The odds are that you’ve heard about changes to the minimum hourly wage for Ontario employees
As of January 1st, 2018, legislation was passed to increase the minimum wage from $11.60 to $14, and then to $15 by January 1st, 2019. After 2019, the wage is to rise annually with inflation.
However, you may be curious as to what’s involved in the changes, how you’ll be affected, and how logistics management companies might take a hit. So, we’ve taken some time to address these concerns.
The Ontario wage increase is part of larger legislation called ‘The Fair Workplaces, Better Jobs Act’. This Act is designed to protect workers, including part-time and contract workers. The Act also proposes changes such as:
- When an employee reaches five years with a company, vacation should rise to three weeks per year.
- Employees should be entitled to 10 personal emergency days a year, with a minimum of two days paid.
- Employers are not permitted to ask for a “sick note” from those taking personal leave.
- Equal pay for part-time workers and full-time workers, and more.
Here’s an overview of what the change will look like financially:
Why The Change?
According to Premier Kathleen Wynne:
“People are working longer, jobs are less secure, benefits are harder to come by, and protections are fewer and fewer…In a time of change like this, when the very nature of work is being transformed, we need to make certain that our workers are treated fairly.”
For more information, we invite you to watch the following debate on the impact of Ontario’s new minimum wage, published by The National:
How Will the Minimum Wage Hike Affect Supply Chains?
Supply chain management is one of the most affected components of a business when it comes to wage hikes as:
- Warehouse employees typically have their wages increased.
- Warehouses are typically an area where cutting jobs can be all too easy.
Increases in minimum wage tend to mean wage increases for warehouse employees, not because warehouse employees typically earn minimum wage, but because workers that are paid more typically have their wages increased alongside these changes.
And while most businesses are feeling the pressure to sacrifice workers to accommodate financial stress, at McKenna, we have worked to anticipate these changes and have put measures in place to cover the increasing cost of doing business.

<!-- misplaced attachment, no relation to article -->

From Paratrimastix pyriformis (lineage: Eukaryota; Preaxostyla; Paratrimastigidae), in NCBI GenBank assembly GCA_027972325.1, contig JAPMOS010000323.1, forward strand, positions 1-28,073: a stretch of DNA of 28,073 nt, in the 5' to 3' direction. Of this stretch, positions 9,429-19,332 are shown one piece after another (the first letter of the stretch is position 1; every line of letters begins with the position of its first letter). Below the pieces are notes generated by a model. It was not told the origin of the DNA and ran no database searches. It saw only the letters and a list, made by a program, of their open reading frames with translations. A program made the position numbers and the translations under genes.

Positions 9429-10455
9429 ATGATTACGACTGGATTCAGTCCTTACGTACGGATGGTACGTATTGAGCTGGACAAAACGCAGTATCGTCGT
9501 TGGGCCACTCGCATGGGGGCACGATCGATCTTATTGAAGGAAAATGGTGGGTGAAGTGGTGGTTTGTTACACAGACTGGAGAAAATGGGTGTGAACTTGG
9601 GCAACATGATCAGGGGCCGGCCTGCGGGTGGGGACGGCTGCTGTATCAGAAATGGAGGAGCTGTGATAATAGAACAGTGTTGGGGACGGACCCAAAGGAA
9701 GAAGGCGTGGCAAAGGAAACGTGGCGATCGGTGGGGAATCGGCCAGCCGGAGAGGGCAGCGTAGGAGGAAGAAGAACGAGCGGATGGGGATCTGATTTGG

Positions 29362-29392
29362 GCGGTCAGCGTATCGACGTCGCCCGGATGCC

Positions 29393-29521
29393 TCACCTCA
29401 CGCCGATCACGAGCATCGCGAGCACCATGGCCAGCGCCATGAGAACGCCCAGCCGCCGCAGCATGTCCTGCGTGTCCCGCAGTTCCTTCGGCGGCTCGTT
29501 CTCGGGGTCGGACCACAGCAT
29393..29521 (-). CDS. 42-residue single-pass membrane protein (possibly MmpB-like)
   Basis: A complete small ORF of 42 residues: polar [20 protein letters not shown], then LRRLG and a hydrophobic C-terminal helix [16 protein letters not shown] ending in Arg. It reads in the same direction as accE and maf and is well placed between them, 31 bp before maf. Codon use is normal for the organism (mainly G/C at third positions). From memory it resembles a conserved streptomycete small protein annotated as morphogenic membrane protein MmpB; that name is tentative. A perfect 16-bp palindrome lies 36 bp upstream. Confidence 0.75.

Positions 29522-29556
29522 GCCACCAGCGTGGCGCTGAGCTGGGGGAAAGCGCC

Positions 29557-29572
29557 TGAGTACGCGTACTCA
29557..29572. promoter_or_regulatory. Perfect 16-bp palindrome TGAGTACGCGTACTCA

How Will Businesses Cover the Cost of their Supply Chains?
While McKenna is the exception, other logistics companies will need to make some hard decisions. Below are just a few of the ways businesses are cutting costs:
Laying Off Workers
For other logistics companies, job cutting is the “go-to” solution after wages are increased. When businesses are forced to pay their employees more, they try to mitigate this damage by employing fewer people. And unfortunately, it is becoming easier to reduce manual labour in warehouses due to the rising popularity of technology.
More and more, businesses are opting to use automation software or robots to operate supply chains. While these technologies can prove useful by increasing speed and accuracy while fulfilling orders, especially for ecommerce companies, these technologies also leave supply chain management vulnerable to job loss. Just as automated ordering systems are replacing front-line employees at grocery stores and fast food restaurants, the same is happening behind the scenes in warehouses.
Moving Out Of Ontario
Another tactic used to lower supply chain management costs is moving warehouses outside of Ontario – to areas where the minimum wage is lower. While this can reduce labour costs, moving away from metropolises like Toronto will make companies less efficient because it will make order fulfilment to these highly profitable areas slower. So, this tactic is really only feasible for companies that don’t focus on e-commerce where fulfillment to individuals is important.
How the Wage Hike will Impact Companies Using Third-Party Logistics
For larger companies that keep their logistics in-house, the onus will be on them to find a way to deal with the potential increase in operating costs.
For smaller companies that outsource to third-party logistics providers, they might be wondering how to control these costs when they don’t set the prices themselves.
The McKenna Approach
At McKenna, we are a family-run business and always have been. McKenna employees have always had fair wages, and we don’t plan on cutting costs by sacrificing talented employees as the minimum wage increases.
We’ve also made a commitment to engage quality part-time team members by extending our company benefits to them instead of using individuals from a temporary agency. This protects and supports our part-time workers – as they are granted the same respect and opportunity as every other McKenna employee.
For us, it will be business as usual so that we can continue putting our employees and the wellbeing of our customers’ supply chain management first.
Learn more about our:
Contact McKenna Today
If you have any concerns about the minimum wage increase and how it may be impacting the working environment of our team or the quality of our solutions, please feel free to reach out.